Posted on: October 30, 2011 7:59 pm
Edited on: October 31, 2011 1:18 am
By Gary Parrish
Kansas coach Bill Self announced Sunday night that he has suspended Tyshawn Taylor and Elijah Johnson for the Jayhawks' two exhibition games because they violated team rules this past offseason.
"Tyshawn and Elijah have both been terrific since school began in August," Self said. “They’ve not only performed well, they have been very responsible and disciplined the first few months of the school year. But during the offseason they violated a rule that I told them, because of some past experiences, their punishment was going to be severe and I was going to hold them out of the two exhibition games. They have been aware of this for several months and also are disappointed but have had very positive attitudes about it."
The suspensions of Taylor and Johnson -- both of whom were also suspended for violating team rules last season -- means Kansas will have just five scholarship players available for Tuesday's exhibition against Pittsburg State if Thomas Robinson, a CBSSports.com First Team Preseason All-American, is unable to play because of a hyperextended knee. Self said Sunday that Robinson is "questionable" for the exhibition. The 6-foot-9 forward was injured in practice last week.
"Losing two players and Thomas being questionable for Tuesday’s game probably changes the look of our team as much as anyone in the country," Self said. "This gives a chance for our young guys to play under the lights and see how they react."
Kansas is ranked 14th in the CBSSports.com Preseason Top 25 (and one).
Posted on: March 2, 2011 10:54 am
Posted by Eric Angevine
I actually try really hard not to be cynical about these things, but is it a coincidence that Bill Self has opted to get Tyshawn Taylor off the bench and back into uniform in time for tonight's visit from Texas A&M? As KU's final home stand of the year, the game will be a showcase for Bill Self's seniors. Tradition dictates that Brady Morningstar, Tyrel Reed and Mario Little will get at least a token start, though each of the three has started on his own merits in the past.
Taylor is a junior, but there has been some talk in the past of his jumping to the pros before his senior season. His reputation for off-court shenanigans (though this latest may actually have occurred more or less on the court, in a perverse sort of way) may make that a pretty dicey situation, though. Nonetheless, this could, conceivably, be the final home game for Taylor and fellow junior Marcus Morris..
Taylor won't start, but he will likely play some. That could be part sentimental, as outlined above. It could, in my more cynical heart, also mean that Bill Self wants every weapon in the quiver as he finishes out his quest for an unprecedented seventh straight Big 12 title and a potential No. 1 seed in the NCAA tournament. Playing A&M at home will make that task difficult enough, but a season-ending game at high-pressure Missouri will make Taylor's speedy presence even more crucial.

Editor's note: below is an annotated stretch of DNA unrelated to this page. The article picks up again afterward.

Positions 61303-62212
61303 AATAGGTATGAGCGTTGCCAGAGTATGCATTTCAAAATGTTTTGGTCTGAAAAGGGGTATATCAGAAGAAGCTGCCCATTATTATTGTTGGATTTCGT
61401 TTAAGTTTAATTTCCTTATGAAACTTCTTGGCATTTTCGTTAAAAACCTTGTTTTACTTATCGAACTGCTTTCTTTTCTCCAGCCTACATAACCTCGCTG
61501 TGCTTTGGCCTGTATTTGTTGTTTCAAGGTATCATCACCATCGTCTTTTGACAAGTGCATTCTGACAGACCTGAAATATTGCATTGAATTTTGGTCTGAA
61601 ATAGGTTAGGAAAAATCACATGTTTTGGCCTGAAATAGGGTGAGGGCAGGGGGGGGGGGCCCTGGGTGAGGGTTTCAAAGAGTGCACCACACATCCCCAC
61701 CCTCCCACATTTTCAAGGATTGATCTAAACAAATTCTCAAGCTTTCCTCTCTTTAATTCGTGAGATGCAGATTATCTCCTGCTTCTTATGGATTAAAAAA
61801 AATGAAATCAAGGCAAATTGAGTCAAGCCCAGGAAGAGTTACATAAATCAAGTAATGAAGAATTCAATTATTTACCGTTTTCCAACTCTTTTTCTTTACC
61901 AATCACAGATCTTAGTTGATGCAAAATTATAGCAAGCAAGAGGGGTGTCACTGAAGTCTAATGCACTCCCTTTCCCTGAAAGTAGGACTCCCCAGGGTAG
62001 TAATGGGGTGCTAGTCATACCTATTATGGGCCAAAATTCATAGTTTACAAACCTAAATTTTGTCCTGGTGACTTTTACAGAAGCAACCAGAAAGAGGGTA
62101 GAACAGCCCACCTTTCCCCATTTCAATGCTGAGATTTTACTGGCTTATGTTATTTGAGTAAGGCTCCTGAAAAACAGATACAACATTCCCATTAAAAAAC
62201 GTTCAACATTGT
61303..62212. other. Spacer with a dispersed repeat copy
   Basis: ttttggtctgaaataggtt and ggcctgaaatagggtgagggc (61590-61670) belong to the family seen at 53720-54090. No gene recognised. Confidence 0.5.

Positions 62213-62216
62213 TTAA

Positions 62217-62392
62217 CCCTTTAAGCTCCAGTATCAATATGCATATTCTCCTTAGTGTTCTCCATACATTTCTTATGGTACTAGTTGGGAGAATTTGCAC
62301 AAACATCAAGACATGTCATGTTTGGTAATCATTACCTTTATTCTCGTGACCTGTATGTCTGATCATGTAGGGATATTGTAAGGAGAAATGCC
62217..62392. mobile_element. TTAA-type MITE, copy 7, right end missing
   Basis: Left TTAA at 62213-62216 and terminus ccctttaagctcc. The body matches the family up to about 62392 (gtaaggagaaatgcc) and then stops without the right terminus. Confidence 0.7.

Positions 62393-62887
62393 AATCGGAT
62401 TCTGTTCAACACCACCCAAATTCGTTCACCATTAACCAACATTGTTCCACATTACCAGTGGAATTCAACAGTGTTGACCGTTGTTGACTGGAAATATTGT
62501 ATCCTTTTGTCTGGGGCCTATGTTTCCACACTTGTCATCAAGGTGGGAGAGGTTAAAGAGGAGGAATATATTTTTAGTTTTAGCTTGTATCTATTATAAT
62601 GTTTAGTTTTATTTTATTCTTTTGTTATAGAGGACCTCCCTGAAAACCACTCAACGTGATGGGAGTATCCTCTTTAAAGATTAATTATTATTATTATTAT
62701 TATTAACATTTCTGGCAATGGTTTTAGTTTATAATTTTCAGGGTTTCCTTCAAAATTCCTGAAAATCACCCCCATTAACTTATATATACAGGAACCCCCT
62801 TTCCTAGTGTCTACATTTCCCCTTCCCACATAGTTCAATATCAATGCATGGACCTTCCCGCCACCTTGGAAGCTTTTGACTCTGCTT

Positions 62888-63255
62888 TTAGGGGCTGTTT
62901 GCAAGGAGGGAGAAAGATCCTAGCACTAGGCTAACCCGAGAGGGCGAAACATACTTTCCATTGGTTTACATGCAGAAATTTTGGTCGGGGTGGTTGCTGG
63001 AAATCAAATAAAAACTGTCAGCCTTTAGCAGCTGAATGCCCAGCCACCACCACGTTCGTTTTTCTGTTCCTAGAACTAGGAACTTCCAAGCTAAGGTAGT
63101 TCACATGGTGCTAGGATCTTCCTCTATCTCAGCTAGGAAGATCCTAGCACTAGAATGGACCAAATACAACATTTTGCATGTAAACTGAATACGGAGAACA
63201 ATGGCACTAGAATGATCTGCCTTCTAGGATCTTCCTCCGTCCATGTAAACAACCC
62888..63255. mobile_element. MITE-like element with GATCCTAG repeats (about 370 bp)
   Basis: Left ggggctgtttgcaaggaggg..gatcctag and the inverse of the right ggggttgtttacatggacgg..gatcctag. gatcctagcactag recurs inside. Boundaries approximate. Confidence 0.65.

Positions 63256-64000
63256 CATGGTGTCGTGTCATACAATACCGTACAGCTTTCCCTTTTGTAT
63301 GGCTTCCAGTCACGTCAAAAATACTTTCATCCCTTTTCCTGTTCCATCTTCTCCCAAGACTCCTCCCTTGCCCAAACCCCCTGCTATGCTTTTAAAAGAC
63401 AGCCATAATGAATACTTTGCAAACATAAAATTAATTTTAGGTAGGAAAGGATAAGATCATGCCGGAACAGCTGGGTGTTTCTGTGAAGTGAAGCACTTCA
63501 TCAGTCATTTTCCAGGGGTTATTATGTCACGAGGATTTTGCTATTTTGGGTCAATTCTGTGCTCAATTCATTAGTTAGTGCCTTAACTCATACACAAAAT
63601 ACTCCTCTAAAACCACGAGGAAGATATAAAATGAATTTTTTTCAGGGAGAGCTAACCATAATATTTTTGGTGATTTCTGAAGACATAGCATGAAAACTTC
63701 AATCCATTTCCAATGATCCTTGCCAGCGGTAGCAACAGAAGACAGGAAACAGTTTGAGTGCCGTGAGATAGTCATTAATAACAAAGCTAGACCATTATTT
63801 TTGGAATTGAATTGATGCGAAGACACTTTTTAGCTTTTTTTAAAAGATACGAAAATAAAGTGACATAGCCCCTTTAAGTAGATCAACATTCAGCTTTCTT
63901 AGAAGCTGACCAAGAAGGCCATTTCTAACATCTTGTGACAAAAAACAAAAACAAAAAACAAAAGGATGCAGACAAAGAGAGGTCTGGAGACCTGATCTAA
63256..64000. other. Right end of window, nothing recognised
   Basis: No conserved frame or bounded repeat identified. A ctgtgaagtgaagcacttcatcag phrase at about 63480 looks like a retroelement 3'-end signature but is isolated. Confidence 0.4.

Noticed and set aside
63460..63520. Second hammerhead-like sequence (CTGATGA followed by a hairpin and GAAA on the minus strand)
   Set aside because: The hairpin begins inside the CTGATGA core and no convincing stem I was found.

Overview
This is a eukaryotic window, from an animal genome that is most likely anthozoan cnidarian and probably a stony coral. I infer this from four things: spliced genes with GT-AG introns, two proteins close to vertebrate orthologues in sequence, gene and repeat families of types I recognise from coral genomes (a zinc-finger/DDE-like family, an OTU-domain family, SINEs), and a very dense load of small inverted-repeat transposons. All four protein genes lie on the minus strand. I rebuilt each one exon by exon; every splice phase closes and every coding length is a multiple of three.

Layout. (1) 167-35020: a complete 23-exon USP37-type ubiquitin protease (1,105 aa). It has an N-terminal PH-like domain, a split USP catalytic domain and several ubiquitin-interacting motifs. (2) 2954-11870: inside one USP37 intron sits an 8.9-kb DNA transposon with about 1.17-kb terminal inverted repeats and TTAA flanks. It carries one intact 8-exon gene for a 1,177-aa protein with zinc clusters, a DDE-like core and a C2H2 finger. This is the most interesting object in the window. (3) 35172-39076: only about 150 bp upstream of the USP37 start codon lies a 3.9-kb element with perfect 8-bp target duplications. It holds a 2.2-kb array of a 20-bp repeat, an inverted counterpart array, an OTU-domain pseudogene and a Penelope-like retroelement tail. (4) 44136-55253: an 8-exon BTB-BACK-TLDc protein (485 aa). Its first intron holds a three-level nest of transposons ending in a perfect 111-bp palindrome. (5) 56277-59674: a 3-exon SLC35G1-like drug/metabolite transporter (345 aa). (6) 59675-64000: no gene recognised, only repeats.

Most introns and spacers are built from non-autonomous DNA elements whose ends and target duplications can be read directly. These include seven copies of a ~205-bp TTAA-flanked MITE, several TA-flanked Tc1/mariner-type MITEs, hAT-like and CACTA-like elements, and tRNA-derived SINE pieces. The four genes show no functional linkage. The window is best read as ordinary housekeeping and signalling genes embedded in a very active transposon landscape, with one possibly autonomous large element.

Since tonight is Senior Night at KU, the true resolution of the Kansas point guard drama will likely be suspended. Normal rules of starting and substitution do not apply on the most emotional of nights in Allen Field House.
In all likelihood, we won't see this team's true postseason lineup until Saturday, when Bill Self will honestly have to juggle Elijah Johnson, Taylor, and Morningstar in his season finale.
Photo: US Presswire
Posted on: February 22, 2011 1:41 pm
Edited on: February 22, 2011 4:03 pm
Posted by Eric Angevine
KU has plenty of point guard options, and that’s a blessing.
However, at this late point in February, I’m sure Bill Self would rather know which one he’ll be counting on to lead his team in the postseason. Right now, he can’t know that.
We know that Tyshawn Taylor, the regular starter, played the most minutes of any Jayhawk before his latest indiscretion – 27.1 per game, to be exact. He also had a 1.7 to 1 assist to turnover ratio and a good defensive impact, with 1.2 steals per game. Most importantly, he had the speed that Bill Self craves.
So, if Taylor sits, where does Kansas go from here? Does Bill Self suddenly forgive all and bring Taylor back for the postseason run? Or has this opened the door for another of those weapons we touched on?
The number one option most fans would look to in this scenario is freshman Josh Selby. He has the speed of a Tyshawn Taylor, but combines it with superior shooting range. The only problem there is that Selby has been injured. He also sat out the first nine games of the season, and has never really found a rhythm. When he does play, it’s as more of a combo guard than a pure point guard. His flashes of potential would probably warrant any kind of experiment Self might want to conduct, assuming his foot is up to the task.
The foot and its various accoutrements are what gave us a good look at our other intriguing point guard option. Blair Kerkhoff of the Kansas City Star told the story in today’s recap of KU’s decisive Big Monday win over Oklahoma State: